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East Coast Tsunami Risk Investigated With Sonar

Idealized diagram of a continental margin, showing the shelf, slope, and rise.

The East Coast of the United States isn't the first place that comes to mind as being at risk of tsunamis, but new sonar maps are now helping to show that these risks do exist.

For about the past five years, researchers at the U.S. Geological Survey, along with other governmental and academic partners, have been gauging the potential for tsunamis generated by landslides in submarine canyons in the mid-Atlantic to strike the U.S. Atlantic and Gulf of Mexico coasts. The investigation was requested by the U.S. Nuclear Regulatory Commission, which is concerned about the potential impact tsunamis might have on new and existing nuclear power plants, especially in light of the devastating tsunami in Japan in March that sparked the greatest nuclear disaster in years.

The research identified landslides along the submerged margin of the North American continent as the leading potential source of dangerous tsunamis to the East Coast. These landslides either originate in submarine canyons or on the continental slope.

Multibeam bathymetric data collected during the June 2011 Nancy Foster cruise (except for area around upper Norfolk Canyon, surrounded by dashed red line, where data are courtesy of Rod Mather, University of Rhode Island). The gray shaded-relief data were compiled from existing bathymetric datasets produced by the USGS Woods Hole Coastal and Marine Science Center.

Mapping mission

Investigators set out to map key areas of the Atlantic continental margin in high resolution, work that could uncover more about these hazards. Although this is one of the best-mapped continental margins in the world, significant gaps still remain along the upper slope and shelf where potentially dangerous submarine landslides might occur. [Natural Disasters: Top 10 U.S. Threats]

"Given the immense size of the regions in which we are working, it has taken many years of data collection and integration of existing data sets in order to produce seafloor maps with the resolution needed to identify all the features we are interested in," said U.S. Geological Survey research marine geologist Jason Chaytor.

A sonar mapping cruise taken in June to the Baltimore, Washington and Norfolk Canyons and selected regions of the continental shelf between the canyons marked the first field effort of the multiyear Deep-Water Mid-Atlantic Canyons Project. Using echosounders installed on the hull of the National Oceanic and Atmospheric Administration (NOAA) ship Nancy Foster, the science team mapped canyons and shelf regions at high resolution over more than 380 square miles (1,000 square kilometers) of seafloor from south of Cape Hatteras to Baltimore Canyon, which runs from offshore North Carolina to the eastern tip of Long Island.

"Probably the biggest challenge we faced was avoiding the ever-present fishing gear deployed around the canyons while still collecting enough data to not leave any gaps in the final maps," Chaytor told OurAmazingPlanet.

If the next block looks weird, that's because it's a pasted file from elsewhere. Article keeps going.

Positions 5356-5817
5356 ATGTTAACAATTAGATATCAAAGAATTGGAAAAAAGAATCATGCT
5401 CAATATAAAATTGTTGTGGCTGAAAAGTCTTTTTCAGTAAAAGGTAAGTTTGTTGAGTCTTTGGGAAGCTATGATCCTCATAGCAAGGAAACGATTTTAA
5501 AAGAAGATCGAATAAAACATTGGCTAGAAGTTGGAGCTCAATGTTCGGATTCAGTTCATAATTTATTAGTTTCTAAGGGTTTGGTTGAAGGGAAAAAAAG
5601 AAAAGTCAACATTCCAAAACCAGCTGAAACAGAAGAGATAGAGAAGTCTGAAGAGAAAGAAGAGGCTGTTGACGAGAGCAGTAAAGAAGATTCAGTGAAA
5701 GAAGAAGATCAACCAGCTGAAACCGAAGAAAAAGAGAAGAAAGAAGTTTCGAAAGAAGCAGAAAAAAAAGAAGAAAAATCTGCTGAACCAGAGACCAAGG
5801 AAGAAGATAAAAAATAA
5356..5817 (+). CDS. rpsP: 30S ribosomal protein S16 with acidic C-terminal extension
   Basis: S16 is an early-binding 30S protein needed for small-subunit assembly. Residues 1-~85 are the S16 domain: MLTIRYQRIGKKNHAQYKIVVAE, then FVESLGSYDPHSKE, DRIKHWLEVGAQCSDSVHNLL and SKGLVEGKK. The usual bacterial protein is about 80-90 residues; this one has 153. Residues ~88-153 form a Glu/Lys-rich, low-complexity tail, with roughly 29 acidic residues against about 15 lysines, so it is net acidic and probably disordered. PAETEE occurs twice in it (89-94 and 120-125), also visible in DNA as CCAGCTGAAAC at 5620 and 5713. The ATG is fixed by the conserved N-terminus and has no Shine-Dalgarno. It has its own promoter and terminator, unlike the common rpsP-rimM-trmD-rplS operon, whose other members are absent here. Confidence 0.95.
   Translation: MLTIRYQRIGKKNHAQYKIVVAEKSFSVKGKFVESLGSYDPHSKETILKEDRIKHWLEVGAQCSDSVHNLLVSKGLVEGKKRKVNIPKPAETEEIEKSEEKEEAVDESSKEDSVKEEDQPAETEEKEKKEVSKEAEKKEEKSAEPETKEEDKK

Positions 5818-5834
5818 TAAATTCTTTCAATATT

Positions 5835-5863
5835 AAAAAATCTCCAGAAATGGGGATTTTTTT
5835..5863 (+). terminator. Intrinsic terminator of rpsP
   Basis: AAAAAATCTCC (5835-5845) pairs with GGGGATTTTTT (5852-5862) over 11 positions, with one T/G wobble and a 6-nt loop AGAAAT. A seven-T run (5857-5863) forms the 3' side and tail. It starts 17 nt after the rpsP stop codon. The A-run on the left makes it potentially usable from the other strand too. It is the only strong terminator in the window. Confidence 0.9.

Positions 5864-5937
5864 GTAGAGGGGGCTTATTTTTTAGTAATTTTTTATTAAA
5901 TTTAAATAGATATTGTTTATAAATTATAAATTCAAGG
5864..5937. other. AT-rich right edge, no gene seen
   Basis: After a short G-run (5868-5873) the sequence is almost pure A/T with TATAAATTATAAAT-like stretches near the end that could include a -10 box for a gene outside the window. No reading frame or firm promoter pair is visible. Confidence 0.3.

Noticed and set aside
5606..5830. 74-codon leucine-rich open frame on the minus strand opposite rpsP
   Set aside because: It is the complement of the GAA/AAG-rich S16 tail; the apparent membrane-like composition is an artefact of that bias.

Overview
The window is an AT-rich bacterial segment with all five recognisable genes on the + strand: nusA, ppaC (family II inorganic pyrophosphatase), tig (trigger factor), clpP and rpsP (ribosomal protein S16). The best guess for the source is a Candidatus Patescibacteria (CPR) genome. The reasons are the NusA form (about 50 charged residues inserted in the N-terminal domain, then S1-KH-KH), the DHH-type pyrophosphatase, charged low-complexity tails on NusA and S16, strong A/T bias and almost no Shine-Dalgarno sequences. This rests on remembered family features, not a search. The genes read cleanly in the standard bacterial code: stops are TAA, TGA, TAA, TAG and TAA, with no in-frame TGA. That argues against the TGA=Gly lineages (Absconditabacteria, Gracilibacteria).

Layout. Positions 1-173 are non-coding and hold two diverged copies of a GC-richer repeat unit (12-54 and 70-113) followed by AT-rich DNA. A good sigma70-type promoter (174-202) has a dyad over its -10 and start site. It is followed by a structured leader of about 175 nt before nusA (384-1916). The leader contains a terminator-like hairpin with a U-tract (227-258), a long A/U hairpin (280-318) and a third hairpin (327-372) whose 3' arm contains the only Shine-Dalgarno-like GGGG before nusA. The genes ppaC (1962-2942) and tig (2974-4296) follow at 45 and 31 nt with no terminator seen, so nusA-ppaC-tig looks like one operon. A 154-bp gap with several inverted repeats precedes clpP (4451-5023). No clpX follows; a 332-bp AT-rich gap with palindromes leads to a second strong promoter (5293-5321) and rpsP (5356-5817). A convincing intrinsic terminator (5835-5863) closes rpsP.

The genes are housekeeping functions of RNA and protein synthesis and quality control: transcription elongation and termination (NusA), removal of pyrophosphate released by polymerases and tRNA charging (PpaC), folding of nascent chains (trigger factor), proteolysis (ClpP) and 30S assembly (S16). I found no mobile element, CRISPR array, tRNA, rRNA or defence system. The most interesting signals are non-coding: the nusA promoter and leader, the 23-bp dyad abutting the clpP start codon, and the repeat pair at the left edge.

High-resolution multibeam bathymetry collected in and between Baltimore and Accomac Canyons during the June 2011 cruise. Color key at left shows depths (in meters).

Submarine canyons and landslides

The science team's preliminary analysis of these new data revealed the presence of steep, sharp, stepped escarpments, or slopes, rimming the upper parts of each of the mapped canyons. These may be submerged ancient shorelines cut during times of lower sea level, "the most recent of which occurred during the last glacial period, which ended about 19,000 years ago," Chaytor said. Although the researchers do not at this time feel there is any connection between these features and tsunami hazards, "they may provide important insights into the development of the canyons and help us understand the role of changing sea level in the evolution of the Atlantic coast," he said.

A number of submarine landslides, some previously unknown, were either partly or completely mapped.

"Having accurate information on the number of submarine landslides, in addition to their characteristics such as their size and the water depth they occur in, the style in which they fail, and the properties of the soil and rock involved in the landslide, are important in determining whether or not they might have generated a tsunami," Chaytor said. "This information is often used in numerical modeling of landslide-generated tsunami waves."

The scientists have recently begun the difficult task of collecting long core samples of sediment from the sites of large landslides, a critical step in determining when they happened and how often they and their associated tsunamis are likely to occur.

"The evaluation of submarine landslides as potential tsunami sources along the U.S. East Coast and the Gulf of Mexico and the investigation of submarine canyon systems in the Atlantic are ongoing projects," Chaytor said.

The scientists detailed their findings in the September/October issue of the U.S. Geological Survey newsletter Sound Waves. They will present additional information at the American Geophysical Union fall meeting in San Francisco in December.

This story was provided by OurAmazingPlanet, a sister site to LiveScience.

Charles Q. Choi
Live Science Contributor
Charles Q. Choi is a contributing writer for Live Science and Space.com. He covers all things human origins and astronomy as well as physics, animals and general science topics. Charles has a Master of Arts degree from the University of Missouri-Columbia, School of Journalism and a Bachelor of Arts degree from the University of South Florida. Charles has visited every continent on Earth, drinking rancid yak butter tea in Lhasa, snorkeling with sea lions in the Galapagos and even climbing an iceberg in Antarctica.